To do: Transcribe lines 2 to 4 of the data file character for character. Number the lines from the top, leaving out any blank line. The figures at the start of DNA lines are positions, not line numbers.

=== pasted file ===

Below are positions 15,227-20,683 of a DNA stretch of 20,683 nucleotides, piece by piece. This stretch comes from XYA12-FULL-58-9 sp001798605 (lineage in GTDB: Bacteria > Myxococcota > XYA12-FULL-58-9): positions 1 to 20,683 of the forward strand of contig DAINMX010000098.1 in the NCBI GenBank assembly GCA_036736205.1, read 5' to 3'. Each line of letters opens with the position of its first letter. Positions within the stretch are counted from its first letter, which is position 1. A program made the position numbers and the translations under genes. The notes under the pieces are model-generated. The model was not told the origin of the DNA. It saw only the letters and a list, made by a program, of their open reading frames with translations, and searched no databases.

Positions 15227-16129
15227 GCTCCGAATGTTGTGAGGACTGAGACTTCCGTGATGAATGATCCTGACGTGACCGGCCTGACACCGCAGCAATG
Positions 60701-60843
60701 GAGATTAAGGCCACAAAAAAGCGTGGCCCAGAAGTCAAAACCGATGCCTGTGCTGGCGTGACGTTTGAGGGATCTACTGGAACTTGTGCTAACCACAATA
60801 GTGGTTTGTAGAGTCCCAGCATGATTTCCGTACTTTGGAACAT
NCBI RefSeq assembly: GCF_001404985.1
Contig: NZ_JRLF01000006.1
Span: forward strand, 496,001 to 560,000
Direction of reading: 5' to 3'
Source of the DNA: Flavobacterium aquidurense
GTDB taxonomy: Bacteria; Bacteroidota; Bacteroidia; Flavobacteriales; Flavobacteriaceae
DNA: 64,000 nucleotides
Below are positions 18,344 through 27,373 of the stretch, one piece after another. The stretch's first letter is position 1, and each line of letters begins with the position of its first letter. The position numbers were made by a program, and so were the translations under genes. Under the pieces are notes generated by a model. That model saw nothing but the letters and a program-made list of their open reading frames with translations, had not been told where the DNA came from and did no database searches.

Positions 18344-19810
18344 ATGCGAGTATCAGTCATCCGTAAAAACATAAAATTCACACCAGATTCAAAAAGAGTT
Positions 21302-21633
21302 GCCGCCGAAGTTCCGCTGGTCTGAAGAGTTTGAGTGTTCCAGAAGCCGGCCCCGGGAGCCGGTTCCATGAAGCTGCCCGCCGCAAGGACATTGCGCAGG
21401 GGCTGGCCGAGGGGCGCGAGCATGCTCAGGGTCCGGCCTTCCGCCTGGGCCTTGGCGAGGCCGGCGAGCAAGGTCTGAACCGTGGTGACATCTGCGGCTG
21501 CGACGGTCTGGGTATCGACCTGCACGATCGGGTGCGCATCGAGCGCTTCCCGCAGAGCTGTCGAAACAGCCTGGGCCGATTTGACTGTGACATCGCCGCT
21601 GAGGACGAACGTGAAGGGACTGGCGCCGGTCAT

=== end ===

Positions 15227-16129
15227 GCTCCGAATGTTGTGAGGACTGAGACTTCCGTGATGAATGATCCTGACGTGACCGGCCTGACACCGCAGCAATG
Positions 60701-60843